Early on, KU’s First Nations Student Association requested that it be involved in the resolution of the criminal cases and indicated a preference for restorative rather than “punitive” justice. FNSA along with representatives from the Spencer and KU faculty and staff participated in a restorative justice meeting conducted by Building Peace Inc. on Nov. 7 and came to an agreement with the men about the apology, as the Journal-World previously reported.

The apology is intended to be much more than words, however; everyone who spoke at Saturday’s brief event, from the two men to the museum’s leader to FNSA representatives and others, spoke of the restorative justice process as an ongoing concern, as a process of “learning and healing,” as museum director Saralyn Reece Hardy put it in her opening remarks.

“Restoration is tough,” said Lori Hasselman, a member of the Shawnee and Delaware Tribes, who also addressed the crowd and conducted a moment of silence. “… and it’s also very beautiful at the same time.”

She said the process involved confronting trauma and fear and, in the end, instead of perpetuating resentment and ill will, promoted resilience, strength, forgiveness and love.

McKnight said that his commitment to righting his wrong included a plan to educate himself about Indigenous culture and history and to participate in opportunities to share that awareness, including via a presentation at KU’s upcoming powwow in April with Wichlenski.

As part of Saturday’s event, Tweesna Rose Mills, of the Eastern Shoshone-Yakama-Umatilla Nations and a KU graduate student and co-chair of FNSA, sang a Native American Church Kickapoo song that she said represented the importance of adaptability and honoring the land.

Another member of FNSA, D’Arlyn Bell, who is Cherokee, thanked the DA’s office for “this unusual process” and shared her hope that restorative justice would become much more common and would encourage inclusivity.

That was a hope shared by Lawrence Mayor Lisa Larsen, who is one of the directors of the nonprofit Building Peace, which conducted the restorative justice meetings in this case.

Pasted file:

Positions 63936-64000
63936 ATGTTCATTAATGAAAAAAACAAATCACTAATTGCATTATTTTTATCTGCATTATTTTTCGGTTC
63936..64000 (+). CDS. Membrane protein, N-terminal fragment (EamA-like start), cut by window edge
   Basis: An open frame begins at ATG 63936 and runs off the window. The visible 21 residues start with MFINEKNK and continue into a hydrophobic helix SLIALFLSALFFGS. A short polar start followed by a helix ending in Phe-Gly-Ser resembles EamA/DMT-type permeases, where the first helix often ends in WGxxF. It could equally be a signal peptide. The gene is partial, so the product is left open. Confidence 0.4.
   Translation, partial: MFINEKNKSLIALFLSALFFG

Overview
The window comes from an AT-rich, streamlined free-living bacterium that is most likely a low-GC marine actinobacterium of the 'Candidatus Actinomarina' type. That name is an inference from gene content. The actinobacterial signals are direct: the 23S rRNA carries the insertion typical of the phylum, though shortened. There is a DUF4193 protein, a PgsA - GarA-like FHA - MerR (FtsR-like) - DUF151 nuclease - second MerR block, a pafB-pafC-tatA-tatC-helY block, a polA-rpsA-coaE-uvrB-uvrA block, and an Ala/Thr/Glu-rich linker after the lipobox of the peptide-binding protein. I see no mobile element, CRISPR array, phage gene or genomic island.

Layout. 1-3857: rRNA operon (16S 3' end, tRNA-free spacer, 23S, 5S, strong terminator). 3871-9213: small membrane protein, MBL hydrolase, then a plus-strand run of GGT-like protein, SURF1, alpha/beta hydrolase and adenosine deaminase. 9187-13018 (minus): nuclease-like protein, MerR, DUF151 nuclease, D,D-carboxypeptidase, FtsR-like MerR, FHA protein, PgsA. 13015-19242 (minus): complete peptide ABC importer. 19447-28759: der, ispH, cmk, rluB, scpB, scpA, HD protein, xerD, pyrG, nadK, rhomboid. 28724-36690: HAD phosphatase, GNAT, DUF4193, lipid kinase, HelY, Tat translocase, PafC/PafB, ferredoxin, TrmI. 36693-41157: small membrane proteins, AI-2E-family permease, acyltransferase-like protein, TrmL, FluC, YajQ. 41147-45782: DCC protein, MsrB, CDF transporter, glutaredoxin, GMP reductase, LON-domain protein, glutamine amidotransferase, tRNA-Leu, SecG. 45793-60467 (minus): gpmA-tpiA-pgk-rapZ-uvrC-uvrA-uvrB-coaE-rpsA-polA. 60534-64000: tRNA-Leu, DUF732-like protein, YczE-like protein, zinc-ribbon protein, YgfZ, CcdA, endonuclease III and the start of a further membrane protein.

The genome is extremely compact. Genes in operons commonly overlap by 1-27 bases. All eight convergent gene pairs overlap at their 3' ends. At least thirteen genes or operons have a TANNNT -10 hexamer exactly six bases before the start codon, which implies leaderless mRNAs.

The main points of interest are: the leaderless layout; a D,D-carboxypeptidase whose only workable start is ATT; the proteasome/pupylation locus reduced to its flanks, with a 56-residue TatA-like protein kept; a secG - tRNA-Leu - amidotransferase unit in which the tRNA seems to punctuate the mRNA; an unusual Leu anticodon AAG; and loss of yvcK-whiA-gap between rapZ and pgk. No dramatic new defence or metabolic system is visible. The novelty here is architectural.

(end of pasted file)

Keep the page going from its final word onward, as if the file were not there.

“This has been an opportunity to start the healing process and to move forward,” she told the Journal-World Saturday. She said Wichlenski and McKnight did a lot of hard work that they might not have otherwise done in a traditional criminal case, and most importantly, the victims of their wrong-doing had a meaningful “opportunity to be heard.”

Participants in the process expressed optimism that Wichlenski, who graduated with a degree in finance, and McKnight, who said he is still pursuing a biology degree, had learned an important life lesson.

Melissa Peterson, a member of the Diné Tribe and director of tribal relations at KU, closed the event by saying “this is only the beginning of what is to come from these two gentlemen.”

Myltin Bighorn, a member of the Assiniboine and Sioux Tribes and a KU graduate student and co-chair of FNSA, told the Journal-World afterward that he hoped the confidence was warranted.

“Actions will speak louder than words,” he said.

“Native Hosts,” created specifically for the Spencer by KU alumnus Heap of Birds for its 2019 “Power of Place” exhibit, is still on display in front of the museum. The two men accused of vandalizing it on Sept. 4, 2021, Josef Robert Keivan, 20, of Burr Ridge, Illinois, and Owen Patrick McAuliffe, 19, of La Grange Park, Illinois, have each been charged with one felony count of criminal damage. They are scheduled to appear in court in January on those charges.

photo by: Shawn Valverde

Dozens of people gathered Saturday, Dec. 10, 2022, outside KU’s Spencer Museum of Art, to hear the public apology of two men who stole a native American artwork last year from the museum grounds.